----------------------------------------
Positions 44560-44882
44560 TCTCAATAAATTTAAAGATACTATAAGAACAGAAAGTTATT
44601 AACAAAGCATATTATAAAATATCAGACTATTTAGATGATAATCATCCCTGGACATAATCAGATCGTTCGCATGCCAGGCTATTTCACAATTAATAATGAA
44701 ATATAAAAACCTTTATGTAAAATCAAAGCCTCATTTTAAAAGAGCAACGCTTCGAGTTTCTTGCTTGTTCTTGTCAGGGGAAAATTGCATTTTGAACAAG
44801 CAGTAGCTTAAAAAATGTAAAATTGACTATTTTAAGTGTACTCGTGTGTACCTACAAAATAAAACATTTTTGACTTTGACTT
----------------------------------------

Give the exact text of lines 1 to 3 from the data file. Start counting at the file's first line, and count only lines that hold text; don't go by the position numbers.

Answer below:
Positions 44560-44882
44560 TCTCAATAAATTTAAAGATACTATAAGAACAGAAAGTTATT
44601 AACAAAGCATATTATAAAATATCAGACTATTTAGATGATAATCATCCCTGGACATAATCAGATCGTTCGCATGCCAGGCTATTTCACAATTAATAATGAA